Steve Carell (The 40-Year-Old Virgin, TV’s The Office), Hollywood’s leading funnyman, stars in the hilarious comedy that’s bursting with charm – a movie you’ll watch again and again. Advice columnist Dan Burns (Carell) is an expert on relationships, but somehow struggles to succeed as a brother, a son and a single parent to three precocious daughters. Things get even more complicated when Dan finds out that the woman he falls in love with is actually his brother’s new girlfriend. Carell is joined by a brilliant all-star supporting cast, including Juliette Binoche, Dane Cook, John Mahoney and Dianne Wiest, for a heartfelt, fun-filled comedy that’s “laugh-out-loud funny” – Steve Oldfield, Fox.
Dan in Real Life 8.0
However, I picked it up for free in a bulk DVD deal and decided to give it a try. Sometimes, when a title’s just sitting there in my hands, I figure that I might as well; all it costs me is time, and I won’t ever have to wonder what I missed out on.
There are times when taking a gamble like this really doesn’t work out (case-in-point: in the execrable ‘300’, ‘The Island’ and ‘Transformers’ ). And then there are pleasant surprises such as ‘Dan in Real Life’.
There’s not much that I can say about a film such as this one because it’s mostly eventless; it’s all about a widowed father who is coping with raising three daughters and ends up falling in love while on a weekend gathering with the whole extended family. Most of the comedy and drama revolve around the fact that he finds out that he can’t have the woman he longs for, but also can’t escape her presence.
The film is filled with naturalistic performance that feel emotionally real; I could easily imagine these people, warts and all, and their interactions were entirely credible. I was impressed to see that Steve Carell manages to do what Robin Williams was able to do at his best: to bridge the gap between comedy, drama and sentimentality (something Eddie Murphy, Will Ferrell and Adam Sandler seem incapable of ).
Then there’s the ageless, breathtakingly pure Juliette Binoche. She is a real delight. I’m always a little reticent about seeing her films. I don’t know why, because she’s never disappointed, but something about her or her films makes me hesitate. However, she’s so effortlessly congenial in ‘Dan in Real Life’ that it’s easy to understand why Carell’s character (and just about everyone else!) falls for her; she’s a woman you genuinely want to meet.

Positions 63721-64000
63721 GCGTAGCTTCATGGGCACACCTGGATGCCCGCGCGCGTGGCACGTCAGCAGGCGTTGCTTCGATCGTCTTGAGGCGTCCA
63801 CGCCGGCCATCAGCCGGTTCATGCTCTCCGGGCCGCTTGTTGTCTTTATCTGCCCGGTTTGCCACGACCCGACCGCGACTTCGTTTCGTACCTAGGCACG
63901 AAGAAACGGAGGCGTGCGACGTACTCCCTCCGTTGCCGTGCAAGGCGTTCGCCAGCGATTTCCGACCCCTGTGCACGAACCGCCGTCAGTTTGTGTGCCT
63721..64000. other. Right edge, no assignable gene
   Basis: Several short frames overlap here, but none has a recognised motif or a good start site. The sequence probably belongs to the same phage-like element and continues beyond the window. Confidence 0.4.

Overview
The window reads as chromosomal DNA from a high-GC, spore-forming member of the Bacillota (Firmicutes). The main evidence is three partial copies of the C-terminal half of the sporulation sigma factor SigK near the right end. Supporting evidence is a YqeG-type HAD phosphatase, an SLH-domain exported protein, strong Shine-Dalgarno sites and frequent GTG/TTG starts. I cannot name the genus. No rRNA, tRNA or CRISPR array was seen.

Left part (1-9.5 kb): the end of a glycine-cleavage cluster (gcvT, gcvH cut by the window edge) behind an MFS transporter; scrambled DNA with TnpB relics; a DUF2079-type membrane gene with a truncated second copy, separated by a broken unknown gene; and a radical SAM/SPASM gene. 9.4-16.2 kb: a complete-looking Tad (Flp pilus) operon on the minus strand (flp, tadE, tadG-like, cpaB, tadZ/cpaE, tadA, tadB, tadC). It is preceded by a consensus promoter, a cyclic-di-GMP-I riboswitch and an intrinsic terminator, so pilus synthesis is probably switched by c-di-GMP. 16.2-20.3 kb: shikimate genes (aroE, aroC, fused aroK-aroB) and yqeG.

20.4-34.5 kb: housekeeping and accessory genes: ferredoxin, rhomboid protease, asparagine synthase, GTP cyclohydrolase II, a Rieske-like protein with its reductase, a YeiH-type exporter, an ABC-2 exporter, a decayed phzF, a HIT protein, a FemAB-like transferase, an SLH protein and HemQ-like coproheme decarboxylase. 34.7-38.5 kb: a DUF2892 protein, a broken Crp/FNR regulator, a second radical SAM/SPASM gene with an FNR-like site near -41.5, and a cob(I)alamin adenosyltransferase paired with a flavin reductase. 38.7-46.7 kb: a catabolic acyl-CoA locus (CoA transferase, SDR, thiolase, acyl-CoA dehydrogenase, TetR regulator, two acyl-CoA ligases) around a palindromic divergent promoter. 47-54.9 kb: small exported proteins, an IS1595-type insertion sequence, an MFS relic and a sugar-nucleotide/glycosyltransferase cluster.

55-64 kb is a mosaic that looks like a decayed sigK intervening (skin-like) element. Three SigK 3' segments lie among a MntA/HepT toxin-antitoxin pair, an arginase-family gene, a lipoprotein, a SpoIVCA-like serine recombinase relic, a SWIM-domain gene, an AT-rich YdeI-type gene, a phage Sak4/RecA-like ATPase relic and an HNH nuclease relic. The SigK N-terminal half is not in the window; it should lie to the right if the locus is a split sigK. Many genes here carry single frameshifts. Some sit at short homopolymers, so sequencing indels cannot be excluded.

The writers managed to convey the erratic nature of what a family can be for anyone at its centre, trying to contend with so many personalities, so many needs and desires. But they also translated the enveloping security and warmth of a healthy one. It’s true that they are only capturing one weekend, and that people can more easily accept or adapt to limited and controlled chaos, but that’s also taken into account, I think. I could actually see myself there, amongst them, even though I would probably eschew their activities and remain on the sidelines (much as I did by watching the DVD, really ).
My only beef with the whole film, actually, is a bowling alley scene that takes place later in the film. While plausible, I found it was completely contrived only to add dramatic tension to the film. During this sequence, what was happening on screen did not feel like real life to me – it was more like ‘Dan in Hollywood Clichés’.
There was also this miniscule scene when Dan’s youngest daughter forgives his recent distraction and carelessness and tells him to chase after the woman he loves: “Go. Now.”, she says. That was far too saccharine and manufactured; it made me want to retch (especially since you could see it coming. Ick ).
And yet I’m willing to overlook these two unfortunate mistakes because the rest felt so realistic, so human, so rich in humour and emotion. ‘Dan in Real Life’ is a truly appropriate title, even though it is likely not very compelling to people who prefer to watch movies to escape their own all-too-real lives.
Post scriptum: as a side note, I was looking at director Peter Hedges’ filmography, and his new feature, ‘The Odd Life of Timothy Green’, will be released this year. I’m not keen on the cast, but the premise is such that it could be quite something – if done right. I’m looking forward to hearing all about it when reviews start to come in. Either way, it’s likely that you’ll read about it here at some point.